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Reduce, reuse, recycle whilst doing laundry 

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One of the most effective ways to lower our carbon footprint is to reduce, reuse, and recycle the items we use. That includes when we do our laundry

  • Reduce the amount of laundry you do
  • Reduce the temperature you wash at 
  • Reuse detergent bottles 
  • Reuse dryer balls and sheets
  • Recycle containers 
  • Recycle your clothing
  • How Laundryheap is doing their bit 

Reduce the amount of laundry you do

On average a washing machine uses 350 to 500 watts of electricity per hour. The average person does two loads of laundry per week, which translates to 36,400 to 52,000 watts of electricity in just one year. By reducing the amount of laundry you do you could half your yearly electricity usage. There are several ways to reduce your laundry load, including waiting until you have a full laundry basket, spot treating stains, and freezing your jeans.

Photo by Sarah Chai from Pexels

Reduce the temperature you wash at

Washing your laundry at 60 degrees will kill bacteria, but use 40% more energy than washing at 30 degrees. You may have noticed when shopping for laundry detergent that many brands now make cold wash detergents. These are detergents that work just as effectively at 30 degrees as they do at hotter temperatures, meaning that you can reduce the temperature you wash at without affecting the cleanliness of your laundry. Be aware that if you are laundering items that are stained it is best to pre-treat them before washing at 30 degrees. 

Photo by Amina Filkins from Pexels

Reuse detergent bottles

Once you have used your laundry detergent, don’t throw your bottles away, reuse them. There are a multitude of ways that you can reuse detergent bottles, including making a watering can, a bird feeder, or weights. You can even use your empty detergent bottle to store homemade laundry detergent. Just remember that before you reuse your detergent bottles you need to make sure that they are fully rinsed out. 

Photo by Anna Shvets from Pexels

Reuse dryer balls and sheets

Dryer balls and sheets are used to reduce the drying time of your laundry, meaning that you use less energy per load. Rather than using one-use dryer balls and sheets, invest in reusable options. They may be slightly more expensive, but will save you money in the long run. To be even more environmentally conscious you can make your own dryer balls using tin foil or old clothing.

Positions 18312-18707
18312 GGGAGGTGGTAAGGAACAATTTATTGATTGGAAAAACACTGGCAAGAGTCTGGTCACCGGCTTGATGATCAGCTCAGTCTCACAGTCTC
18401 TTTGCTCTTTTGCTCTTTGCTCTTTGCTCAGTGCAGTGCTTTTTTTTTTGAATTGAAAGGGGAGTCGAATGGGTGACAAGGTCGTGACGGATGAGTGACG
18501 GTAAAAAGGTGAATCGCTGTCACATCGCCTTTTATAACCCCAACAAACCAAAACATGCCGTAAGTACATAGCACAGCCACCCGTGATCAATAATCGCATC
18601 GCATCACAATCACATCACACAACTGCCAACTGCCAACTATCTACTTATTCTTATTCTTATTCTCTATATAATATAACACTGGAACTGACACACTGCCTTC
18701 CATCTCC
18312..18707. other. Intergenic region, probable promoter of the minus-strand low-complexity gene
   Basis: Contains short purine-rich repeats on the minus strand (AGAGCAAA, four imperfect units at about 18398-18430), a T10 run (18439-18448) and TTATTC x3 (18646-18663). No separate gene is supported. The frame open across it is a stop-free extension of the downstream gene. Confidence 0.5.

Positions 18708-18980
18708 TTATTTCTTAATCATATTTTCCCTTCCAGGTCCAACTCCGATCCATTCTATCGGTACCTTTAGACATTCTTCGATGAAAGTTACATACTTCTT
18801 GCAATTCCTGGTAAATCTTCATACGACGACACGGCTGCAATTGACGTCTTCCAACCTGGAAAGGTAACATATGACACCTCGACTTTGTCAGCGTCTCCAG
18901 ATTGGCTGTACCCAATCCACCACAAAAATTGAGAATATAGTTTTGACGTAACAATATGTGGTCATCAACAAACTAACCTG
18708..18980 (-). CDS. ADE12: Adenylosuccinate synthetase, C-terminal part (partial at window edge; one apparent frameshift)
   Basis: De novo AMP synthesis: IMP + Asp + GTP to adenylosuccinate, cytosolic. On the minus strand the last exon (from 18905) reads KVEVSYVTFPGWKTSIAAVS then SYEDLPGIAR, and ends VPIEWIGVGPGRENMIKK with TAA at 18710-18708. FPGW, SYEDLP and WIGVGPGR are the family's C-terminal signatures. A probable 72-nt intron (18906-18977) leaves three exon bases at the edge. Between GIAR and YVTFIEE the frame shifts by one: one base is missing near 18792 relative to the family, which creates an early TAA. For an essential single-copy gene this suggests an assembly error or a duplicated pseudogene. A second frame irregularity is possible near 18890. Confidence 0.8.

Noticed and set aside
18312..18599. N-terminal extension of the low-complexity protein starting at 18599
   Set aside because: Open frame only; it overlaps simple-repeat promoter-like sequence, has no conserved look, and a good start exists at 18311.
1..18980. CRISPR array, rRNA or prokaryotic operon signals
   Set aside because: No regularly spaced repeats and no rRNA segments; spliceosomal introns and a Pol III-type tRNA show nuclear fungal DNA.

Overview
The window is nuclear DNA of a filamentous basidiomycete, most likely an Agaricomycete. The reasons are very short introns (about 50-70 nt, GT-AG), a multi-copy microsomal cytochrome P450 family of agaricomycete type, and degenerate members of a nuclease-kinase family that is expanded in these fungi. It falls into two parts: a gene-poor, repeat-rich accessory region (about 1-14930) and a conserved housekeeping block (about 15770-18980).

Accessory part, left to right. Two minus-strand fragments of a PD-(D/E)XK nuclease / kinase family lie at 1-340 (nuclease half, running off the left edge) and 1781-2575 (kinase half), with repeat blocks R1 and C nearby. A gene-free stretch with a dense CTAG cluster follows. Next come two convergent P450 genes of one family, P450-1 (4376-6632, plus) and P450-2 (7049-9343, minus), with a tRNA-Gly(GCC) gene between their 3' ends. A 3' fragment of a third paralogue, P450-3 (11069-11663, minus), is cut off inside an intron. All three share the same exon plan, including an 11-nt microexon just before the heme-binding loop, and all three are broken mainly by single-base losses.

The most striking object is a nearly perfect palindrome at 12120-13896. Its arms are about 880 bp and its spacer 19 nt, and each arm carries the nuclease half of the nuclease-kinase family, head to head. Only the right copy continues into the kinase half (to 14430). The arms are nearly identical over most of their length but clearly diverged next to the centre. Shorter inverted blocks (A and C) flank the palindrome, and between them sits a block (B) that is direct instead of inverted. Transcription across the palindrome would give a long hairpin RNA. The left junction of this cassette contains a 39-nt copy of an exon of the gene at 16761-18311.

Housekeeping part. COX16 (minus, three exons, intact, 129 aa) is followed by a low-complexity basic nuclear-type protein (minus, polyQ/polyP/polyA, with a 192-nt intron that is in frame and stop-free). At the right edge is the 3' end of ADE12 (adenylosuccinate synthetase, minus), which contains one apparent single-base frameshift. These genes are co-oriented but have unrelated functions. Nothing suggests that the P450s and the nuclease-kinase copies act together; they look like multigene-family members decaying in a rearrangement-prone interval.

Image by mjtmail (tiggy)

Recycle containers

If you don’t want to reuse your detergent bottles, make sure that you recycle them as well as your other laundry containers. Most laundry containers are made from cardboard or plastic, both of which can be recycled. Make sure that you adequately rinse and/or empty your containers before recycling them, ensuring that there is no residue left in the bottom. 

Photo by SHVETS production from Pexels

Recycle your clothing 

It’s not just laundry containers that can be recycled, you can also recycle your clothing. If you notice that you have clothing that you don’t wear often, donate them to a local charity. This will ensure that your clothing gets rehomed rather than being added to the 92 million tons of textile waste created each year. Alternatively, if your clothing is becoming worn or ripped, you could create something new from your scraps. Whether you are an avid sewer and can create a new garment, or you simply use your ripped clothing as a cleaning rag, you can give even the most worn down piece of clothing a new life. 

Photo by Julia M Cameron from Pexels

How Laundryheap is doing their bit

At Laundryheap we are dedicated to improving the way we work to be more environmentally friendly. For example, we offer our customers the option of an eco friendly route. This means that our drivers are given a wider time slot to collect and redeliver customers laundry so that orders can be grouped together and we can use less fuel. As well as our eco routes, Laundryheap also uses e-bikes in certain areas to reduce the carbon emissions emitted whilst picking up and delivering laundry.

To book your Laundryheap service simply head to the Laundryheap website or download the free Laundryheap app.

Photo by Julia M Cameron from Pexels

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